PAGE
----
Sports Illustrated writer explains how basketball shaped President Obama

Sports Illustrated writer Alexander Wolff gives a lecture on his book "The Audacity of Hoop" in the Konover Auditorium at the Dodd Center on Monday, March 22. (Zhelan Lang/The Daily Campus)

Basketball has been a huge part of the lives of millions of people, but no one has been influenced by the sport quite like President Barack Obama. Sports Illustrated writer Alexander Wolff, author of “The Audacity of Hoop: Basketball and the Age of Obama,” explained exactly how the commander in chief was shaped by the sport from a young age in a talk on campus Monday.

“This book grew out of an assignment I got from Sports Illustrated,” Wolff began. “By the end of the 2008 campaign, it became clear that this man had always had basketball in his life in some way or another.”

Wolff explained that basketball was a part of Obama’s life from a very young age, as he played basketball in high school and played pickup games for years afterwards.

“In Chicago, he put together a group of people that would be a part of his political career for years, and many of those people were basketball people…Basketball is very much a part of what he does,” Wolff said.

From there, the would-be president went on to incorporate basketball into his campaign, including playing games of basketball with police and firefighters.

 “In 2008 we’ve got the campaign going, and there are people who work on the campaign who know that he loves the game, but his chief political strategist, David Axelrod, is wary about having him too identified with basketball too quickly because of racial connotations, and he didn’t want voters to learn about him first as a basketball player,” Wolff explained.

“There came a point where, in New Hampshire, that they had him playing casually with patrolmen and firefighters. By the spring of ’08, the campaign moved to Indiana and North Carolina, both big basketball states, and they found time for him to have a scrimmage with the North Carolina varsity team in Chapel Hill.”

Wolff also implied that basketball played a role in helping Obama win North Carolina and Indiana, two states that traditionally vote Republican.

“I don’t think there’s any coincidence that the two reddest states that he flipped to blue were Indiana and North Carolina…He said that I can converse with you in this local idiom,” Wolff said. “Try as they might, guys from the McCain campaign couldn’t spin this as anything but a new guy with a magic touch.”

The political influence that basketball had upon voters and supporters did not end when Obama entered office, however. Wolff explained the challenges that President Obama faced in getting people to sign up for the Affordable Care Act, otherwise known as Obamacare.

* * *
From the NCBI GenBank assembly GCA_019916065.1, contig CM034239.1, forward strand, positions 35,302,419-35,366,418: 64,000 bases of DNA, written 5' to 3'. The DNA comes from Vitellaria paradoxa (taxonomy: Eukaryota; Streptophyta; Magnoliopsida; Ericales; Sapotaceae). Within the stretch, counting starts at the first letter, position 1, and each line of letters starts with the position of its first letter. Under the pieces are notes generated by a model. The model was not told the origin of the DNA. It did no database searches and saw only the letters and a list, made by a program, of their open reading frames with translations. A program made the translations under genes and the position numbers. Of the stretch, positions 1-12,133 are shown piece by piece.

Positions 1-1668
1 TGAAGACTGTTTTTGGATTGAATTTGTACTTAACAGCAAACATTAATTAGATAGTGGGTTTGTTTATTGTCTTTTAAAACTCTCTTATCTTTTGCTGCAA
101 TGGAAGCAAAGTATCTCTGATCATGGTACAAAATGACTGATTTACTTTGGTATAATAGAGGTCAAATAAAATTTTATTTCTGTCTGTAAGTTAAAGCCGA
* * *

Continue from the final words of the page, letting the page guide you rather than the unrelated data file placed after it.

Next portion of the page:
“So Obamacare is passed, and Health and Human Services are trying to get people to sign up. The whole success of the law is hanging in the balance because they had to get young people to sign up to offset the old people who would sign up. Everyone in Washington said it was DOA and there was no way, so the President went to Magic Johnson and got him to do public service announcements. Guys like Lebron James used their social media to get people to sign up, and the threshold is met,” Wolff said. “I posit in the book that basketball helped save the Affordable Care Act.”

The approach of using basketball and sports to connect with people who typically didn’t follow politics, Wolff said, was also used by other parts of the US government, such as the State department sending WNBA players overseas to talk to young women in developing countries.

“The State department uses basketball, and especially women’s basketball, sending WNBA players into developing countries to talk to women and young girls and get them to raise their sights a bit,” Wolff said.

Obama’s approach has also made basketball players more willing to get involved with current affairs, Wolff said, citing the example of NBA player Derrick Rose wearing an “I Can’t Breathe” shirt, bringing attention to the death of Eric Garner.

“The age of Obama has served to politicize the NBA locker room. In the early 2000s, the attitude was just ‘show me the money’ and ‘don’t leave any sneaker sales on the table,’” Wolff said. “The Obama campaign politicized a lot of these players, and they jumped on the bandwagon so when there were real issues to be addressed, many of them wanted to step out. [University of Connecticut] alumnus Ray Allen, of whom you should be proud, said ‘we make so much money, it’s impossible not to have a foundation.’ It’s a little bit of that attitude that the Obama generation is creating.”

Students enjoyed the lecture, commenting that it was a rare but interesting blend of sports, politics and journalism.

“I don’t really follow basketball, but I thought it was interesting,” Monica Khersonsky, a sixth semester economics major said.

When one examines the timeline of Obama’s life, Wolff argued, the evidence that basketball was one of the defining parts of his life is undeniable.

“If you think about the journey of his life and the effect that basketball had on him, I think it’s undeniable that it had a unifying effect on him,” Wolff said.


Edward Pankowski is the life editor for The Daily Campus. He can be reached via email at edward.pankowski@uconn.edu.